peteg's blog - noise - books - 2017 02 02 PeterCarey Theft

Peter Carey: Theft: A Love Story.

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Kindle. Kate recommended this one to me after I told her I'm not a fan of Carey. I have vague memories of abandoning Oscar and Lucinda after the first 100 or so pages; perhaps I extracted it from mrak's Ashfield abode a long time ago. Ah yes, I did read Bliss. The Chicago Public Library had the ebook of Theft, and I was glad to find that my membership still works.

It is indeed an agreeable read, putting me in mind of Patrick White's The Vivisector and David Malouf's Harland's Half Acre that I read too long ago. (Here is Andrew Reimer expressing similar sentiments about Malouf, and Patrick Ness relating this book to a few of White's.) Perhaps it would be more accurate to say that Carey owes something to these predecessors, given he published this in 2006. Fundamentally these are all riffs on class and how art of all forms is somehow a weird conceit in this country; it seems that all Australian painters come from rough stock, and their art grants access to women and places otherwise denied to the likes of them. Carey goes to extremes with location specificity, naming streets, pubs, creeks, dating a place by the arrival of refrigeration and the presence of wonder (here in the patriarchal butcher). I liked the jag up to Bellingen but Japan and New York struck me as superfluous. The perspective switching between the first-person narration of the two brothers works well; Hugh in particular is a reactionary voice from an almost-extinct Australia. Marlene is from Benalla, for which I retain a soft spot. I have no idea if their high school was ever burnt down, let alone by a gamine.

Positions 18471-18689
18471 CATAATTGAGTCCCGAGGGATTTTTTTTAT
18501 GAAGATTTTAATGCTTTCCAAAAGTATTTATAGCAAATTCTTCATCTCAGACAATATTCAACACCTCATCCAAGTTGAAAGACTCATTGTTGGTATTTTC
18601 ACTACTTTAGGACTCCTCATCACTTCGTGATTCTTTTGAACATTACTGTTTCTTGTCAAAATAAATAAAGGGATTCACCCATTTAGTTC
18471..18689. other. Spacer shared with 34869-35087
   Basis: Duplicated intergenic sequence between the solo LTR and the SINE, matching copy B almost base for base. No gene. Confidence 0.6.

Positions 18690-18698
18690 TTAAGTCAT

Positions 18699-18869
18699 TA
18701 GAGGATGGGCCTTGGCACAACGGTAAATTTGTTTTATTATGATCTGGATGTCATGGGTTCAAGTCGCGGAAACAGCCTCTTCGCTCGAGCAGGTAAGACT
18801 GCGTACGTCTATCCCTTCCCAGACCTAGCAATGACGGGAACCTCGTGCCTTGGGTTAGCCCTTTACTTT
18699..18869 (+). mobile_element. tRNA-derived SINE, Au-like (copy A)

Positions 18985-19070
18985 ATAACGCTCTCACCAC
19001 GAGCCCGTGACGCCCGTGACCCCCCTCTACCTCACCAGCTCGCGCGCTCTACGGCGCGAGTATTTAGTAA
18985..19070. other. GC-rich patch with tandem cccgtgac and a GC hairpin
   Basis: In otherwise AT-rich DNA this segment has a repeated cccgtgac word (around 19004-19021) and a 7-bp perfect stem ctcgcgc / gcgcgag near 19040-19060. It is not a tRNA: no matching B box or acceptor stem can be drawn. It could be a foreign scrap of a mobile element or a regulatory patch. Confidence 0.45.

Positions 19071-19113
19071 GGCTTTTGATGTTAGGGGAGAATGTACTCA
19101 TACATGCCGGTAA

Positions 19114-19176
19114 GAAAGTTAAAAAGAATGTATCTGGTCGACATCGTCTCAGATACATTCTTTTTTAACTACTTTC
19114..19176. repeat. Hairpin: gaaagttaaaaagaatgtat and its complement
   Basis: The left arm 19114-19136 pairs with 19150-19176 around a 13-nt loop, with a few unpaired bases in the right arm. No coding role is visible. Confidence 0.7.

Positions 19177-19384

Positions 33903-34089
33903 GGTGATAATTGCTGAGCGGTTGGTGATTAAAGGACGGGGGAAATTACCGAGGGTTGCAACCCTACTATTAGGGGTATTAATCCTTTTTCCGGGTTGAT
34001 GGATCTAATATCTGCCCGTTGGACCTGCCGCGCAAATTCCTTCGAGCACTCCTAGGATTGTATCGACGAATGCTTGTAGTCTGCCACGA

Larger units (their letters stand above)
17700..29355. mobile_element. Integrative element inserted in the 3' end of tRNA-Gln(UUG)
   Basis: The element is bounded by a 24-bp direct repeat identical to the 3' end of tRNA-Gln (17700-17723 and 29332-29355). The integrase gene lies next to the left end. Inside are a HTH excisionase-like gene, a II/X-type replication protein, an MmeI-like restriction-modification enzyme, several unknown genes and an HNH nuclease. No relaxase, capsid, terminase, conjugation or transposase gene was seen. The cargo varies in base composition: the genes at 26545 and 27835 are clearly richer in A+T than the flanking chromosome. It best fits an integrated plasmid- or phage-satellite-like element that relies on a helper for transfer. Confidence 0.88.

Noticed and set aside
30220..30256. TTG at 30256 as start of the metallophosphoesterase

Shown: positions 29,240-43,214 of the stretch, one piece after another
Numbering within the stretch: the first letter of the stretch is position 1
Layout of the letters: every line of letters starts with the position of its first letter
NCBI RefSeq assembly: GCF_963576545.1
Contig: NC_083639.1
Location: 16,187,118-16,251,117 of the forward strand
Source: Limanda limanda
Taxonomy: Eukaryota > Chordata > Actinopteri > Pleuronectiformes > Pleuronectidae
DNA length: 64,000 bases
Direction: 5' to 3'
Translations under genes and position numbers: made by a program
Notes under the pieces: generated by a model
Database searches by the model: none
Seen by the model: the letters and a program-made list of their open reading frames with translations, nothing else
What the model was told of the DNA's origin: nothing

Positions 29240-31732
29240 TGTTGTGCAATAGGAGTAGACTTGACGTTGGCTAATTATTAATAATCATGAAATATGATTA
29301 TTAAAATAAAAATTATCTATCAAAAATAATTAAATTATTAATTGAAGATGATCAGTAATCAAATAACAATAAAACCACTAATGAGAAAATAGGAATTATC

The language here is completely unaffected, with both brothers trying to act normal, and the artist anti-snobbily refusing to dumb down technique and palette. Bacchus Marsh is where Carey was born, says Radhika Jones. James Wood.